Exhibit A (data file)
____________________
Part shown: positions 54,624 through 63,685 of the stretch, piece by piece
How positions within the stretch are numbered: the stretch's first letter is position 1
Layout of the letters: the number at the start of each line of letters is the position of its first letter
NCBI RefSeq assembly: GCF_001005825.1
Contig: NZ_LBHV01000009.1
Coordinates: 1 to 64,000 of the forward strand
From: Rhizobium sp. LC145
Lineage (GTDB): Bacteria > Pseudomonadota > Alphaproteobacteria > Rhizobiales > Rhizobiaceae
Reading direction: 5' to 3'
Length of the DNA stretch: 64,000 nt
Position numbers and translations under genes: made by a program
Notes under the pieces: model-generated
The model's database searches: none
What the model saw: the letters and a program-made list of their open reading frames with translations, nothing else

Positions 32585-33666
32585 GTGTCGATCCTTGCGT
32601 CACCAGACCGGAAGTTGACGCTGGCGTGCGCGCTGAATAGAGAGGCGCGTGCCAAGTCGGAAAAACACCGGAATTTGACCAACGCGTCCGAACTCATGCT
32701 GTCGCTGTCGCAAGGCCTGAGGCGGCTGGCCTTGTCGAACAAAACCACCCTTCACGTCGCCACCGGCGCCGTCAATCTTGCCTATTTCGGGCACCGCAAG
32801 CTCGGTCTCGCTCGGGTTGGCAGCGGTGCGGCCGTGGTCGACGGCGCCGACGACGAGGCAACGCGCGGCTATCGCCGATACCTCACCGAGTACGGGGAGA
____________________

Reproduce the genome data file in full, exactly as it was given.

Part shown: positions 54,624 through 63,685 of the stretch, piece by piece
How positions within the stretch are numbered: the stretch's first letter is position 1
Layout of the letters: the number at the start of each line of letters is the position of its first letter
NCBI RefSeq assembly: GCF_001005825.1
Contig: NZ_LBHV01000009.1
Coordinates: 1 to 64,000 of the forward strand
From: Rhizobium sp. LC145
Lineage (GTDB): Bacteria > Pseudomonadota > Alphaproteobacteria > Rhizobiales > Rhizobiaceae
Reading direction: 5' to 3'
Length of the DNA stretch: 64,000 nt
Position numbers and translations under genes: made by a program
Notes under the pieces: model-generated
The model's database searches: none
What the model saw: the letters and a program-made list of their open reading frames with translations, nothing else

Positions 32585-33666
32585 GTGTCGATCCTTGCGT
32601 CACCAGACCGGAAGTTGACGCTGGCGTGCGCGCTGAATAGAGAGGCGCGTGCCAAGTCGGAAAAACACCGGAATTTGACCAACGCGTCCGAACTCATGCT
32701 GTCGCTGTCGCAAGGCCTGAGGCGGCTGGCCTTGTCGAACAAAACCACCCTTCACGTCGCCACCGGCGCCGTCAATCTTGCCTATTTCGGGCACCGCAAG
32801 CTCGGTCTCGCTCGGGTTGGCAGCGGTGCGGCCGTGGTCGACGGCGCCGACGACGAGGCAACGCGCGGCTATCGCCGATACCTCACCGAGTACGGGGAGA